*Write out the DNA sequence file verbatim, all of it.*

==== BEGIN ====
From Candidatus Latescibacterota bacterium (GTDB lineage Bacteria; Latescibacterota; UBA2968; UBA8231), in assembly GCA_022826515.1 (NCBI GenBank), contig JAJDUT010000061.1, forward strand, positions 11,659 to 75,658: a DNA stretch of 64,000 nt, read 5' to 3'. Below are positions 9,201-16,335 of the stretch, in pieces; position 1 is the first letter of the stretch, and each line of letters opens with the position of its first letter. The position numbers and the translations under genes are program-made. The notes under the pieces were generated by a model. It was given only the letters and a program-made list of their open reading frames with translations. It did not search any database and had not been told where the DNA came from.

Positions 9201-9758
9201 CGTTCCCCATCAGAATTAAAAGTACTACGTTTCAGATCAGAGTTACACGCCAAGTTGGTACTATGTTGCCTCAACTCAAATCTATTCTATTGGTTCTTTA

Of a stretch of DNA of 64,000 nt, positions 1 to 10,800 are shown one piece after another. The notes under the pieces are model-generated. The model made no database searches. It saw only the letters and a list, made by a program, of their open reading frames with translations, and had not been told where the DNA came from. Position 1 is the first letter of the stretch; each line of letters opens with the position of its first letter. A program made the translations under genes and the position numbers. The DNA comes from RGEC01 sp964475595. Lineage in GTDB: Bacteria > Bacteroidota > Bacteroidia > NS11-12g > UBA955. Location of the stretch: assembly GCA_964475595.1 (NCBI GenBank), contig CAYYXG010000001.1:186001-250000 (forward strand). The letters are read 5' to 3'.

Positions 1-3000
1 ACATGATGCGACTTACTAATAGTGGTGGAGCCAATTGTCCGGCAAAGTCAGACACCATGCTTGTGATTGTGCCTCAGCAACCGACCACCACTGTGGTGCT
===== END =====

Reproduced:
From Candidatus Latescibacterota bacterium (GTDB lineage Bacteria; Latescibacterota; UBA2968; UBA8231), in assembly GCA_022826515.1 (NCBI GenBank), contig JAJDUT010000061.1, forward strand, positions 11,659 to 75,658: a DNA stretch of 64,000 nt, read 5' to 3'. Below are positions 9,201-16,335 of the stretch, in pieces; position 1 is the first letter of the stretch, and each line of letters opens with the position of its first letter. The position numbers and the translations under genes are program-made. The notes under the pieces were generated by a model. It was given only the letters and a program-made list of their open reading frames with translations. It did not search any database and had not been told where the DNA came from.

Positions 9201-9758
9201 CGTTCCCCATCAGAATTAAAAGTACTACGTTTCAGATCAGAGTTACACGCCAAGTTGGTACTATGTTGCCTCAACTCAAATCTATTCTATTGGTTCTTTA

Of a stretch of DNA of 64,000 nt, positions 1 to 10,800 are shown one piece after another. The notes under the pieces are model-generated. The model made no database searches. It saw only the letters and a list, made by a program, of their open reading frames with translations, and had not been told where the DNA came from. Position 1 is the first letter of the stretch; each line of letters opens with the position of its first letter. A program made the translations under genes and the position numbers. The DNA comes from RGEC01 sp964475595. Lineage in GTDB: Bacteria > Bacteroidota > Bacteroidia > NS11-12g > UBA955. Location of the stretch: assembly GCA_964475595.1 (NCBI GenBank), contig CAYYXG010000001.1:186001-250000 (forward strand). The letters are read 5' to 3'.

Positions 1-3000
1 ACATGATGCGACTTACTAATAGTGGTGGAGCCAATTGTCCGGCAAAGTCAGACACCATGCTTGTGATTGTGCCTCAGCAACCGACCACCACTGTGGTGCT